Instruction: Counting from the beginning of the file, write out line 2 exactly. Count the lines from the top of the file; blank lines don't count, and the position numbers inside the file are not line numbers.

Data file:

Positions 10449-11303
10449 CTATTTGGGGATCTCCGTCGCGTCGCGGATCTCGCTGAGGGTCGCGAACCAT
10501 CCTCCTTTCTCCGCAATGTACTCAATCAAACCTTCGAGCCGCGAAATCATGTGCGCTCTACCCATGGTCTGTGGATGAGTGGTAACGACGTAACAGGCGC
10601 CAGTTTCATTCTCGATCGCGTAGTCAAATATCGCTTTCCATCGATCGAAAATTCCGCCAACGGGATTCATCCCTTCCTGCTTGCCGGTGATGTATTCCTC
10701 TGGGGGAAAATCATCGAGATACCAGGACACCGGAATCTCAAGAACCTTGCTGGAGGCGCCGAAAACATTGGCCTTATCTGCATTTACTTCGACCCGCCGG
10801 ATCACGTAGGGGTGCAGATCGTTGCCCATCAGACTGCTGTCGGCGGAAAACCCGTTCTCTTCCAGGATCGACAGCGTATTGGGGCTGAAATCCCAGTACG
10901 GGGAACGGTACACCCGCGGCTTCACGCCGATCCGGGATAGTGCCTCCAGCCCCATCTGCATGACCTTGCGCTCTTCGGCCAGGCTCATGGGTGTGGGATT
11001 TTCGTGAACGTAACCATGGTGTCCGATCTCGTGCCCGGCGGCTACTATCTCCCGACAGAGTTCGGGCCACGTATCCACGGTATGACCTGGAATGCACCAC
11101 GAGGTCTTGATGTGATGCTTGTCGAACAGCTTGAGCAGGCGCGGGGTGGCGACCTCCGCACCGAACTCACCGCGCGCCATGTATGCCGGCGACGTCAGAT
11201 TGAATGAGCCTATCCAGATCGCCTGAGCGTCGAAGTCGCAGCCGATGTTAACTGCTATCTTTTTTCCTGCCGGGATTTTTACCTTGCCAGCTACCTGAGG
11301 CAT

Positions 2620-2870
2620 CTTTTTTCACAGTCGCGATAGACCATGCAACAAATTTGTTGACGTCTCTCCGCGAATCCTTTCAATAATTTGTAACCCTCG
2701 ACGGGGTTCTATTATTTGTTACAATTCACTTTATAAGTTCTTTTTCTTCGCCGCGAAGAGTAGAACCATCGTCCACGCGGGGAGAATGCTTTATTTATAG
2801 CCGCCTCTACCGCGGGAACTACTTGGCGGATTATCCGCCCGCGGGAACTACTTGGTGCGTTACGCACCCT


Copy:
10449 CTATTTGGGGATCTCCGTCGCGTCGCGGATCTCGCTGAGGGTCGCGAACCAT